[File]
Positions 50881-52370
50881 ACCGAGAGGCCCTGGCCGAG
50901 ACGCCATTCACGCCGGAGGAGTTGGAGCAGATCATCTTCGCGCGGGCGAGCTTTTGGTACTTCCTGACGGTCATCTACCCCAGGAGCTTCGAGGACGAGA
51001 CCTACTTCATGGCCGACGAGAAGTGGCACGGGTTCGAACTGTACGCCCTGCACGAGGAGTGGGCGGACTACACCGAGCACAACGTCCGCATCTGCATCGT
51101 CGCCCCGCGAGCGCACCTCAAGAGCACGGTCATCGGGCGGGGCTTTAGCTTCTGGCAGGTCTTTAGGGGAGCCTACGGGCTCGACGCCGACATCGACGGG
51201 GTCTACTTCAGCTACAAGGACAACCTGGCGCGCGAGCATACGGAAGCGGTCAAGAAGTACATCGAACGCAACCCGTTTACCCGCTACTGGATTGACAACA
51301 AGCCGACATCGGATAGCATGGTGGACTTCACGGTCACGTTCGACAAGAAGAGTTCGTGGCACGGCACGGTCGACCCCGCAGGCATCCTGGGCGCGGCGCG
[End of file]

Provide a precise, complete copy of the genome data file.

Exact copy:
Positions 50881-52370
50881 ACCGAGAGGCCCTGGCCGAG
50901 ACGCCATTCACGCCGGAGGAGTTGGAGCAGATCATCTTCGCGCGGGCGAGCTTTTGGTACTTCCTGACGGTCATCTACCCCAGGAGCTTCGAGGACGAGA
51001 CCTACTTCATGGCCGACGAGAAGTGGCACGGGTTCGAACTGTACGCCCTGCACGAGGAGTGGGCGGACTACACCGAGCACAACGTCCGCATCTGCATCGT
51101 CGCCCCGCGAGCGCACCTCAAGAGCACGGTCATCGGGCGGGGCTTTAGCTTCTGGCAGGTCTTTAGGGGAGCCTACGGGCTCGACGCCGACATCGACGGG
51201 GTCTACTTCAGCTACAAGGACAACCTGGCGCGCGAGCATACGGAAGCGGTCAAGAAGTACATCGAACGCAACCCGTTTACCCGCTACTGGATTGACAACA
51301 AGCCGACATCGGATAGCATGGTGGACTTCACGGTCACGTTCGACAAGAAGAGTTCGTGGCACGGCACGGTCGACCCCGCAGGCATCCTGGGCGCGGCGCG